North and north-east businesses raise objections with Scottish Government over controversial tourist tax plans

Finance Secretary Derek Mackay
Finance Secretary Derek Mackay

North and north-east businesses have raised objections with the Scottish Government over its controversial tourist tax plans and claimed they will damage the economy and discourage visitors.

A host of organisations have contacted ministers to argue that a levy would impose an extra unwanted burden on a tourism sector which is already struggling with high business rates, high VAT and Brexit.

Trade bodies, hoteliers and tourism operators made their points in the Scottish Government’s national discussion on the issue, launched after Finance Secretary Derek Mackay’s proposal to give councils the ability to raise the tax.

Highland Council is exploring its introduction with some suggesting a £1-a-night bed levy. Aberdeen City Council has been considering the proposal since 2015.

The Kingsmills Hotel, Inverness, wrote to Nicola Sturgeon pointing out its annual rates bill had gone up by £200,000. The owners claimed that tourists may appear to be a “soft target”, but the risks of the levy outweighed the benefits.

A summary of a round table discussion in Aberdeen with Public Finance Minister Kate Forbes reported tourism representatives arguing a levy would affect competitiveness and put their ability to invest at risk.


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Heightened fears that the tax would reduce profitability were raised at a similar meeting in Inverness, which was also attended by Moray tourism chiefs.

The Cairngorm Business Partnership wrote to ministers saying its visitors were “some of the most heavily taxed in the world.”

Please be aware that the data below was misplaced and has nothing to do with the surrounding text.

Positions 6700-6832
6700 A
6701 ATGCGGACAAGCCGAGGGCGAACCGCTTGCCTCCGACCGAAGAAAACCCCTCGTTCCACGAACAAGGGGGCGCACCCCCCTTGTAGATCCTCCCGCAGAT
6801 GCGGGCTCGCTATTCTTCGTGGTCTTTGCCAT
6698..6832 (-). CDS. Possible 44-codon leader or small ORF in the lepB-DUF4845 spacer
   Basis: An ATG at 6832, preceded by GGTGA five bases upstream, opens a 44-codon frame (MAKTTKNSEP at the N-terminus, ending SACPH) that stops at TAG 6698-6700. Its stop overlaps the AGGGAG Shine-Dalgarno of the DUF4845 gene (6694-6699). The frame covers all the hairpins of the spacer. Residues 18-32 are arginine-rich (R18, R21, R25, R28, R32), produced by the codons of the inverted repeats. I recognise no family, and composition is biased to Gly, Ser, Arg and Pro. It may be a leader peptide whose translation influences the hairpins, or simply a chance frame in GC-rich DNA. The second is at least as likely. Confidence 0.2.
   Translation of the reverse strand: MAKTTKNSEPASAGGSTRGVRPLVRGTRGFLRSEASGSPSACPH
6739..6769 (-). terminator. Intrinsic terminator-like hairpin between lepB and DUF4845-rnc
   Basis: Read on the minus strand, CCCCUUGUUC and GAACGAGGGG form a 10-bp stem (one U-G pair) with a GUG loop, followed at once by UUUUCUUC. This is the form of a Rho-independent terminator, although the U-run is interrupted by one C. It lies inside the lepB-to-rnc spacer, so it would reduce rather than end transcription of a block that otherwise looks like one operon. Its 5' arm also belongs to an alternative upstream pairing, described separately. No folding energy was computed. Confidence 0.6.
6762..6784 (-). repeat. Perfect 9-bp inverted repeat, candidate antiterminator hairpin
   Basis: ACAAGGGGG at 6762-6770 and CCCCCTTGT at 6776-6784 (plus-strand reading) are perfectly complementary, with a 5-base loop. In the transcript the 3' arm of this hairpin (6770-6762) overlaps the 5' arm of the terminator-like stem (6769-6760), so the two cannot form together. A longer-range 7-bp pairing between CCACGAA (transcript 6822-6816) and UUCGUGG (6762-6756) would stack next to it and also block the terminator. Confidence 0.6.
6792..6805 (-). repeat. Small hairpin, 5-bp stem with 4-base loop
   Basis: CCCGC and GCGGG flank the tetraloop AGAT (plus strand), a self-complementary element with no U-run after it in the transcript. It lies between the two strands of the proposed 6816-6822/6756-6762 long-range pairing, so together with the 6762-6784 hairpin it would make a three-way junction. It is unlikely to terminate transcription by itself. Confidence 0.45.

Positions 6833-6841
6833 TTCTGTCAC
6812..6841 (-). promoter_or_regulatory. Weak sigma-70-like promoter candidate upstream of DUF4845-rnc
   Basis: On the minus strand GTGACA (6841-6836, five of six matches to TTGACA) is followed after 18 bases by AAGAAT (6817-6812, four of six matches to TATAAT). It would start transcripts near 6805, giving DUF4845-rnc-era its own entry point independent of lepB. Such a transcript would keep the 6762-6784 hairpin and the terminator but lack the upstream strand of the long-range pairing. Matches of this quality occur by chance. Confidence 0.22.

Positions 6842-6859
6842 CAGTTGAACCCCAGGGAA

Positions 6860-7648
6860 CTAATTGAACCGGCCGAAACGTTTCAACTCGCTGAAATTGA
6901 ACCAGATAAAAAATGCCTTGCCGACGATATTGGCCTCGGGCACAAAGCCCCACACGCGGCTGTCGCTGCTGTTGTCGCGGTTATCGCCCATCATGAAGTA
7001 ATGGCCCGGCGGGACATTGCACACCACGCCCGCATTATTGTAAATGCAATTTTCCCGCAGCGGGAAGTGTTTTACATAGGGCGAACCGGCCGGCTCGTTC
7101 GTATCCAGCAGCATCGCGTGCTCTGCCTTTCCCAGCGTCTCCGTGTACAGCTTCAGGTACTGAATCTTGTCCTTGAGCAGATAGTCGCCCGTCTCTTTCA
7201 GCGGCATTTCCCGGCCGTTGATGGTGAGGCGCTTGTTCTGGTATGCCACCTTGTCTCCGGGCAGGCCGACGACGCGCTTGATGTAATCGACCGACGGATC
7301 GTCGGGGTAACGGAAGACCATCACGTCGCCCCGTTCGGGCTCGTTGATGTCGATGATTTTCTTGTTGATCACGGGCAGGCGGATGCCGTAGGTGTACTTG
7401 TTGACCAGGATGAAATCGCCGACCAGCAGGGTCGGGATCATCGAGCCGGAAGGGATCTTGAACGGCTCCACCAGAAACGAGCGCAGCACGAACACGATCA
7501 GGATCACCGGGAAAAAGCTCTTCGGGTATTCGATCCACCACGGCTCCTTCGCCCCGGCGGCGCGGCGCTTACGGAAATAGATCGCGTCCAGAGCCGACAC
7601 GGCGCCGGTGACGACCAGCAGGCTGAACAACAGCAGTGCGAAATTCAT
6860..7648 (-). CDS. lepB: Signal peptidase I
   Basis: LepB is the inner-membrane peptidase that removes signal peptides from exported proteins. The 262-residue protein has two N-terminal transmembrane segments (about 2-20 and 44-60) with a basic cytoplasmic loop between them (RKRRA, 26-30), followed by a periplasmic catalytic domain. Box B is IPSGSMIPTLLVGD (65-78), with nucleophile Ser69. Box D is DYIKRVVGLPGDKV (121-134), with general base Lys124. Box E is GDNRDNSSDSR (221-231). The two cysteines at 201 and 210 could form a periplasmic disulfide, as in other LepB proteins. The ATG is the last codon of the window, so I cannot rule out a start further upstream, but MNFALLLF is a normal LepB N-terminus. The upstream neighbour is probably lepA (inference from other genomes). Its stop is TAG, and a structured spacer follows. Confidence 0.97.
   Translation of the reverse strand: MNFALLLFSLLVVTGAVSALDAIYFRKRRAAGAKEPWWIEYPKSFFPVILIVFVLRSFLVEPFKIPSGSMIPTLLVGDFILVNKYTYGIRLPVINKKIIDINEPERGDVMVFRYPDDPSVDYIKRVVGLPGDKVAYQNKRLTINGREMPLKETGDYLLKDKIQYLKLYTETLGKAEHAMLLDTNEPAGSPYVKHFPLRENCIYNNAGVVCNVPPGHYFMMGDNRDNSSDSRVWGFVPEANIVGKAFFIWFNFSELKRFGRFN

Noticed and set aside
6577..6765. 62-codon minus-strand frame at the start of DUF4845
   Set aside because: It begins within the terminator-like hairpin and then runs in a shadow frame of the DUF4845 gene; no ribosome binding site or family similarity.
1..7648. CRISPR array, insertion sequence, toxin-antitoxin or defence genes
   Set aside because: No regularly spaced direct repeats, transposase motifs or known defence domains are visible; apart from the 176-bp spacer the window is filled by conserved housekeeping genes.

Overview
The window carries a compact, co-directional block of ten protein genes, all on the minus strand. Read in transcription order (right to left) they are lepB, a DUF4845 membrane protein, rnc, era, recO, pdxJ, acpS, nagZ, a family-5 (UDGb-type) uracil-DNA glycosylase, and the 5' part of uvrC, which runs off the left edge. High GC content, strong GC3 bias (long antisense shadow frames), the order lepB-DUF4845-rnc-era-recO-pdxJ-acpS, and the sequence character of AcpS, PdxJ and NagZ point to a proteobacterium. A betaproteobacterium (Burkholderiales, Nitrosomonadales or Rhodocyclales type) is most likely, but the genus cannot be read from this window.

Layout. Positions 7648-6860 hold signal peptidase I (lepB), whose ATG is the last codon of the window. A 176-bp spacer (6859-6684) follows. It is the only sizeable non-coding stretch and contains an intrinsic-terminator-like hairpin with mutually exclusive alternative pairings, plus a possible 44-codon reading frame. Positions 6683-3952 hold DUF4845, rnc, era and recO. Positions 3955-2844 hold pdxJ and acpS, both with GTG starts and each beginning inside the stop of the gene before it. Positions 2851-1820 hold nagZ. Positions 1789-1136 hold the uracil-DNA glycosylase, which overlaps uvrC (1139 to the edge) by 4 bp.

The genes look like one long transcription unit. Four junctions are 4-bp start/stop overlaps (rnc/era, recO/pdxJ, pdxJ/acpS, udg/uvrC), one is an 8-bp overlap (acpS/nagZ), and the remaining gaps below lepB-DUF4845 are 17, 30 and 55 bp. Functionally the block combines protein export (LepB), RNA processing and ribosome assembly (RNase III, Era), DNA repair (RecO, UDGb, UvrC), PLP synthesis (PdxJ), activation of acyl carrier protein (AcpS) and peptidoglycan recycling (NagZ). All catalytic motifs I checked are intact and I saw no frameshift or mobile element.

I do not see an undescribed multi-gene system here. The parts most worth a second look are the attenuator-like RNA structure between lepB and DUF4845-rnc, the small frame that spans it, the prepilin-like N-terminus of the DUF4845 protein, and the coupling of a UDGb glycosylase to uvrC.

It stated: “To add to that burden would significantly impact the competitiveness of Scotland and the Cairngorms National Park”.

The Inverness Hotel Association said it was “strongly against” a tourism tax arguing the 20% VAT on the sector was double that of Ireland.

Inverness Chamber of Commerce asserted there was a danger of “killing the goose”, adding that the “unwelcome” tax would come on top of “unprecedented” Brexit-related challenges in recruiting staff.

Outer Hebrides Tourism said the tax would add to the “cost challenge” of reaching remote parts of Scotland.

And Personalised Orkney Tours insisted the levy would be “the straw that breaks the camel’s back”, saying it already “cost a fortune” to travel to the Northern Isles.

The Shetland Tourism Association backed that up by contending that the move would “penalise” holiday makers and put an “unacceptable barrier” in the way of tourism.

Tourism Secretary Fiona Hyslop admitted there were “a number of important issues and complexities in the debate about a tourist tax”.

But she added: “The Scottish Government will continue to work with industry and local authority partners to ensure any proposals benefit our tourism sector.”


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